Still, I do wish we’d get the RWD GS.
Nevertheless, it’s interesting how Lexus has split up its two midsize sedans, which both offer completely different personalities and overall character. And to be totally honest, even though the GS sells for a good $10 000 more than the ES, it’s by far my favourite car among the Lexus lineup. While I yearn to get behind the wheel of the almighty GS-F, Lexus’ official “M5 fighter”, I must say I was rather impressed with the “ordinary” GS’ built-in athleticism and old-school way of putting the power down. Somehow, and I know I promised I wouldn’t say this, the GS350 feels like an early 2000’s BMW 5-series to drive.
Urgh – so long for being original.
But then again, that’s not a bad characteristic, isn’t it? Notice how I didn’t compare the GS350’s driving feel to a new BMW? Trust me, that’s a good thing. Because although the GS may seem complicated with its futuristic headlights and gigantic LCD screen in the middle of its dashboard, there’s nothing revolutionary about how it delivers power. All competition in this segment, except maybe Acura, offer turbocharged propulsion. And although the American market does get a 2.0L turbo option, the GS can still be powered by an old fashion naturally aspirated V6 – something that’s becoming a rare exception in this day and age. And in the GS, that V6 loves to rev.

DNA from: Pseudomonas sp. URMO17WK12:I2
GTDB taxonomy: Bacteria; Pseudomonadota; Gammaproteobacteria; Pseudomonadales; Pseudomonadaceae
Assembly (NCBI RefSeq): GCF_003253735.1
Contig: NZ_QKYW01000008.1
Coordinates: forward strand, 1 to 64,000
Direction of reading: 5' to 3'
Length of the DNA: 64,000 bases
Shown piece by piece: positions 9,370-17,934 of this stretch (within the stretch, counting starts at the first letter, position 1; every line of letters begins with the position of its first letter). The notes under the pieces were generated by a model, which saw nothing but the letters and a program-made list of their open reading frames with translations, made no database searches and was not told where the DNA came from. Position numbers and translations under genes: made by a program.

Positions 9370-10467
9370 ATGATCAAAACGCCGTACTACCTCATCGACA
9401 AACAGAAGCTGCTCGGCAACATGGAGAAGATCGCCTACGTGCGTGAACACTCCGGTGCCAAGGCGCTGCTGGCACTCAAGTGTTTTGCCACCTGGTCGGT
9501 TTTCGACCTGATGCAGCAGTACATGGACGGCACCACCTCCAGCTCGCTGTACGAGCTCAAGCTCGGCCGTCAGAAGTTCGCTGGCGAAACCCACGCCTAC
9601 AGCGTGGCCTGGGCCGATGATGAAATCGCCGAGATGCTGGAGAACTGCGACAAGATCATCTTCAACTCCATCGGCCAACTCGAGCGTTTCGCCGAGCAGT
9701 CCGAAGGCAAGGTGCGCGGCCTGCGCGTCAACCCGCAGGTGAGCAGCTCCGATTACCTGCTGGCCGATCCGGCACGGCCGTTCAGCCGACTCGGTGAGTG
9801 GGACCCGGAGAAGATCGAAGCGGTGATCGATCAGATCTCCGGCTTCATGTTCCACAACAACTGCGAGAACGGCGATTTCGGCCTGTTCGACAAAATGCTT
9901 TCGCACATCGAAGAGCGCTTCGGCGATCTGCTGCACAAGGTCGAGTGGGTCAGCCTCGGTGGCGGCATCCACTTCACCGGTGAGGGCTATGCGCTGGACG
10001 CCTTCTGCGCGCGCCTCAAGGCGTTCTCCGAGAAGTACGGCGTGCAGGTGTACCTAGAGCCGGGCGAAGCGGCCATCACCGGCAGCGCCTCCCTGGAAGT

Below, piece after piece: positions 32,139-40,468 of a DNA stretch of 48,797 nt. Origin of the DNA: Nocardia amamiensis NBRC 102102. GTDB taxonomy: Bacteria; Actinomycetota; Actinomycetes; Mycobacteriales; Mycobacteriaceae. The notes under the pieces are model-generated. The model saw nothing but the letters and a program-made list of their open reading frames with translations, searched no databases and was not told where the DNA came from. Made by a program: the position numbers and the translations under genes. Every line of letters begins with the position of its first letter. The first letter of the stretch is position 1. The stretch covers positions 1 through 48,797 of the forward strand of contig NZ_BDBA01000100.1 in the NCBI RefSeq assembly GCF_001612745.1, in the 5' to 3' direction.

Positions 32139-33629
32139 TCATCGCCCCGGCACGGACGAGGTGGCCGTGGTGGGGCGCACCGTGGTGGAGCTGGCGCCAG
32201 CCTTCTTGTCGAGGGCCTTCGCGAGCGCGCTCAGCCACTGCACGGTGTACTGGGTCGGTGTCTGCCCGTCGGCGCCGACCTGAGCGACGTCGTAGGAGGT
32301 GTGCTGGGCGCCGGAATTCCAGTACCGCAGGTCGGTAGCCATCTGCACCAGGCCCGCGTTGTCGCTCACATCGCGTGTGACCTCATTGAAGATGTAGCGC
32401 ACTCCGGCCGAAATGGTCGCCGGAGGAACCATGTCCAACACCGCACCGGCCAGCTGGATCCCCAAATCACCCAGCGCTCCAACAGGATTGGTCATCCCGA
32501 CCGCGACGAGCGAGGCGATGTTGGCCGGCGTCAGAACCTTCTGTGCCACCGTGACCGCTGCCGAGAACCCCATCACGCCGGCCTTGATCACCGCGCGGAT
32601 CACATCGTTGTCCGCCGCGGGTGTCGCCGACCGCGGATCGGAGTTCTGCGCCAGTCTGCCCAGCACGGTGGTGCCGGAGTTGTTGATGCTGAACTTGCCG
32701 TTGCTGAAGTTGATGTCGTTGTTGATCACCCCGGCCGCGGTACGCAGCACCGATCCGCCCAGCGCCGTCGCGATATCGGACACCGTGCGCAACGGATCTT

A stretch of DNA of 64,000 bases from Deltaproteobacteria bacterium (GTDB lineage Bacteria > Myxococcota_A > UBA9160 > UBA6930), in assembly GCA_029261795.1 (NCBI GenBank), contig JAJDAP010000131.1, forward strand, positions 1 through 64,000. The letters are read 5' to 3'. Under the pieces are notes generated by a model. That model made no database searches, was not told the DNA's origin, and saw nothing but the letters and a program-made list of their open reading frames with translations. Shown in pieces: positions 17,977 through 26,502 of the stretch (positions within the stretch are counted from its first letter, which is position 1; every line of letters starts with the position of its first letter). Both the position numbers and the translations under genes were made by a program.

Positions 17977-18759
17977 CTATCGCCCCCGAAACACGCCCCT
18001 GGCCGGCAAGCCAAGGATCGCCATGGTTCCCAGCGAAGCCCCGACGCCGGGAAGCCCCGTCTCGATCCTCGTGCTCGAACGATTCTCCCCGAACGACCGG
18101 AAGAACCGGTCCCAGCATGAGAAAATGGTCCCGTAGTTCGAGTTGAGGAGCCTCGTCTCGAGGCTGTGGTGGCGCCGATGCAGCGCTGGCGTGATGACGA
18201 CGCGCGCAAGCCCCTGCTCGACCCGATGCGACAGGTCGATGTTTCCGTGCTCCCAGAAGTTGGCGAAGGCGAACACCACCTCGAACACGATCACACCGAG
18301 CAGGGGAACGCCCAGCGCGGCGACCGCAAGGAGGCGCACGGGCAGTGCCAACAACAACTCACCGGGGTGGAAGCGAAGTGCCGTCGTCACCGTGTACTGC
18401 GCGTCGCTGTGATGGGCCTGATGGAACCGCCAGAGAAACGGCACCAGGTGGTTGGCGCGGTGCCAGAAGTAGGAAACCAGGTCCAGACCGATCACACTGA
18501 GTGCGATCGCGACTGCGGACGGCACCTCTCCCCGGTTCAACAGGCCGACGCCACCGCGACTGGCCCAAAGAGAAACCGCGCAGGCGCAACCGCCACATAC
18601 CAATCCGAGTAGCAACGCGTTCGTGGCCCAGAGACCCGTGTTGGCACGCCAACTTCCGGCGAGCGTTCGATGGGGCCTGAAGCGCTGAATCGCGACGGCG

Get the F-Sport Package
Before I move on to explaining what the F-Sport package adds to the GS’s overall performance, I must say it does a fantastic job of accentuating the car’s already bold styling. Love it or hate it, Lexus’ new “the Predator’s face” corporate design language is truly growing on me – especially on the GS. Perhaps it’s because the GS is a rather big car, one with a wide stance and overall massive appearance on the road that makes this face that only a mother could love fit beautifully on its chassis. F-Sport adds darkened headlights and LEDs, a more aggressive front fascia (as if the base one wasn’t aggressive enough), seriously stunning 19-inch wheels on staggered tires, a rear diffuser, darkened tail lights and a subtle, yet distinctive decklid spoiler.
It’s all very well executed and business-like. Add to that Lexus’ traditional superior build quality, and an all-out sublime Nebular Grey Pearl paint finish, and the GS350 F-sport comes through as a truly stunning machine.